by Kerry Martin
I loved hearing recently about the teen who had the idea to save the government money by switching fonts and reducing the amount of ink used. My first thought was, “give that kid a scholarship!” But my second thought was, “I wonder if the government will end up doing anything about it.”
More than one week after the press went wild with the story, there hasn’t been much in the way of announcements from taxpayer-funded entities other than a spokesperson saying how much the government has cut down on the amount of printing it does. Tell that to the EPA, which throws away thousands of printed pages a year. Even though some analysts have determined that the estimated $400 million in savings was probably a stretch, I’m sure this calls attention to the fact that font, type size and style have an effect on ink usage.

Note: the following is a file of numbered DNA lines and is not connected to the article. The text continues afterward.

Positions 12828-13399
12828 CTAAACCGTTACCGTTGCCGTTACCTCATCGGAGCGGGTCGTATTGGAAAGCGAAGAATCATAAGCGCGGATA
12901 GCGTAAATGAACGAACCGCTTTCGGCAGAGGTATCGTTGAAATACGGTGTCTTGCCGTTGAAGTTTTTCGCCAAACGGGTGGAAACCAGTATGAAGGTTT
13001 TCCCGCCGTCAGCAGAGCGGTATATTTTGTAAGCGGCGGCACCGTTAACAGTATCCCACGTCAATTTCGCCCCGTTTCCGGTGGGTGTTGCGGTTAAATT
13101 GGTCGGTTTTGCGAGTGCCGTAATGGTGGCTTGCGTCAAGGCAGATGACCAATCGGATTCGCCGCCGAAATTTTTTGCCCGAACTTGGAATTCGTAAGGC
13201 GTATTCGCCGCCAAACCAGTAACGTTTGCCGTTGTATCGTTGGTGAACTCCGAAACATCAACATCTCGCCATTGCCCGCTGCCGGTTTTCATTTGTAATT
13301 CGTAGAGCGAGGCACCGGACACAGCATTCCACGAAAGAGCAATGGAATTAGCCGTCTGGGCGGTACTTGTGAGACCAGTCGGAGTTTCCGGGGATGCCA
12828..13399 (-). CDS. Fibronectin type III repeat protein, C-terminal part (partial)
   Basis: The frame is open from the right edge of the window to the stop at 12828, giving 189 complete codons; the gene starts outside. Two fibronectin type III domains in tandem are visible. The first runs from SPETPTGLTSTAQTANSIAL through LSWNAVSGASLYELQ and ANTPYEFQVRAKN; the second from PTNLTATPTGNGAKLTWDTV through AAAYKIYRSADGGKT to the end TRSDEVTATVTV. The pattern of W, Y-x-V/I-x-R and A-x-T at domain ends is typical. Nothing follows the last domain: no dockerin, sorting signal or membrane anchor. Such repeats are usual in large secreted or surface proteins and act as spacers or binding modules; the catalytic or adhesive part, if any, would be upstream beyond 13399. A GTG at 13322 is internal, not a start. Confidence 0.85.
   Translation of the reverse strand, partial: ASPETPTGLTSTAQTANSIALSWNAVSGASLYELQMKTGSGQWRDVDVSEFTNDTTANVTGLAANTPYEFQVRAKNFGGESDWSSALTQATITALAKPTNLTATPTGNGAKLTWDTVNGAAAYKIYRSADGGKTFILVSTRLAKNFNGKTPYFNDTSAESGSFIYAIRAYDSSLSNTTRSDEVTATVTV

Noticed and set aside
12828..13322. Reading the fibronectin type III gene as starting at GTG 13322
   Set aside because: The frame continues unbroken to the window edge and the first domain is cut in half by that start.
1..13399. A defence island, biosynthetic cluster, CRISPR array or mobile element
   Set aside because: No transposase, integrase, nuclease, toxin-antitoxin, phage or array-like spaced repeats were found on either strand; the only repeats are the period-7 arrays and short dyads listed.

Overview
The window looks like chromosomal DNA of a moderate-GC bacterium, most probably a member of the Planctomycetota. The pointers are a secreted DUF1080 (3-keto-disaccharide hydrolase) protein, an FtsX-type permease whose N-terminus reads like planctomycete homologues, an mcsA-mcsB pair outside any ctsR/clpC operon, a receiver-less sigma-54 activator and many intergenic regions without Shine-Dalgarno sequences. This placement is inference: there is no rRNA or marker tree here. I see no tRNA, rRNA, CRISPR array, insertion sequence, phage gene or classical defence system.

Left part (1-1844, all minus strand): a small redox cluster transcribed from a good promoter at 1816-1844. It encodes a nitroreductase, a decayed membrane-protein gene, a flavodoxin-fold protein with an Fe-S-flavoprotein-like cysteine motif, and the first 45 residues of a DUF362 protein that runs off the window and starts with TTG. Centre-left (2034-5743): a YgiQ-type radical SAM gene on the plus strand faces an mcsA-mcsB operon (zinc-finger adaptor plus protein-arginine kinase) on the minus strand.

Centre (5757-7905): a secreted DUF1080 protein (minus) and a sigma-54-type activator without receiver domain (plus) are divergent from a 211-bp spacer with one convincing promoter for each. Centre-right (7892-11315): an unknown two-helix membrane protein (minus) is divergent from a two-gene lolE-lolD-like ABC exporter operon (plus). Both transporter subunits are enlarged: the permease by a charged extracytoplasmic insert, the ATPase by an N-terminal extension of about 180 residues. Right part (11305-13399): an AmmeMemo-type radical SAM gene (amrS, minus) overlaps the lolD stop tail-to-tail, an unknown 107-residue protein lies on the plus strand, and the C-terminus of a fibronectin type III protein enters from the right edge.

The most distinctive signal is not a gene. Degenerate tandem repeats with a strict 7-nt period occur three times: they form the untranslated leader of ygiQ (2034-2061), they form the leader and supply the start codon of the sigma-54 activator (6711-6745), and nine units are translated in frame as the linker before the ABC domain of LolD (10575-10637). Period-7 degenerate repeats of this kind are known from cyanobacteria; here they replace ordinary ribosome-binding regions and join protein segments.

At a time when the general public is concerned with wasteful spending, budget deficits and sustainability, I would have thought that local, state or federal government offices would grab any opportunity to piggy-back their messaging onto a hot news story like this.
To me, this was a lost opportunity to institute new policies and communicate commitment to saving money through small practices like switching to Garamond.